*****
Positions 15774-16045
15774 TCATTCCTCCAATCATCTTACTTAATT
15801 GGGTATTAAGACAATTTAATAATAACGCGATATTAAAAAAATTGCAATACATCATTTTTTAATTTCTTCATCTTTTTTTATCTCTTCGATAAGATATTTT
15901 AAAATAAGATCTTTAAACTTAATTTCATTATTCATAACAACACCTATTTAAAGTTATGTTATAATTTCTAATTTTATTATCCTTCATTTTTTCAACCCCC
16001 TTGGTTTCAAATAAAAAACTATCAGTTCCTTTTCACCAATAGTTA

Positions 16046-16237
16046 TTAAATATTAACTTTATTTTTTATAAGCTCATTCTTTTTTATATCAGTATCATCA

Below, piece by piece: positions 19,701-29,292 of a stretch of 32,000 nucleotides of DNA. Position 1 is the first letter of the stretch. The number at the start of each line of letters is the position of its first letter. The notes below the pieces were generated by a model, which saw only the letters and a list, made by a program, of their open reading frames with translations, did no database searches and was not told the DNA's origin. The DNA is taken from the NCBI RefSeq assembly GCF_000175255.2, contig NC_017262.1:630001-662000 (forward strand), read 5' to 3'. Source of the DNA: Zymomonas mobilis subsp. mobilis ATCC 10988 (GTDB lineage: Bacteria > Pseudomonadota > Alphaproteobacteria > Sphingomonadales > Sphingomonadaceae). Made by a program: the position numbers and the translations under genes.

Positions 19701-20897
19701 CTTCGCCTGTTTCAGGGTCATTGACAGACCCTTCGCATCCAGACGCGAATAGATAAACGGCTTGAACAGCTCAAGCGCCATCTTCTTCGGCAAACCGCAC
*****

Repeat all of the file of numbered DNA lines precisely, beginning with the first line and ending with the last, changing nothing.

Positions 15774-16045
15774 TCATTCCTCCAATCATCTTACTTAATT
15801 GGGTATTAAGACAATTTAATAATAACGCGATATTAAAAAAATTGCAATACATCATTTTTTAATTTCTTCATCTTTTTTTATCTCTTCGATAAGATATTTT
15901 AAAATAAGATCTTTAAACTTAATTTCATTATTCATAACAACACCTATTTAAAGTTATGTTATAATTTCTAATTTTATTATCCTTCATTTTTTCAACCCCC
16001 TTGGTTTCAAATAAAAAACTATCAGTTCCTTTTCACCAATAGTTA

Positions 16046-16237
16046 TTAAATATTAACTTTATTTTTTATAAGCTCATTCTTTTTTATATCAGTATCATCA

Below, piece by piece: positions 19,701-29,292 of a stretch of 32,000 nucleotides of DNA. Position 1 is the first letter of the stretch. The number at the start of each line of letters is the position of its first letter. The notes below the pieces were generated by a model, which saw only the letters and a list, made by a program, of their open reading frames with translations, did no database searches and was not told the DNA's origin. The DNA is taken from the NCBI RefSeq assembly GCF_000175255.2, contig NC_017262.1:630001-662000 (forward strand), read 5' to 3'. Source of the DNA: Zymomonas mobilis subsp. mobilis ATCC 10988 (GTDB lineage: Bacteria > Pseudomonadota > Alphaproteobacteria > Sphingomonadales > Sphingomonadaceae). Made by a program: the position numbers and the translations under genes.

Positions 19701-20897
19701 CTTCGCCTGTTTCAGGGTCATTGACAGACCCTTCGCATCCAGACGCGAATAGATAAACGGCTTGAACAGCTCAAGCGCCATCTTCTTCGGCAAACCGCAC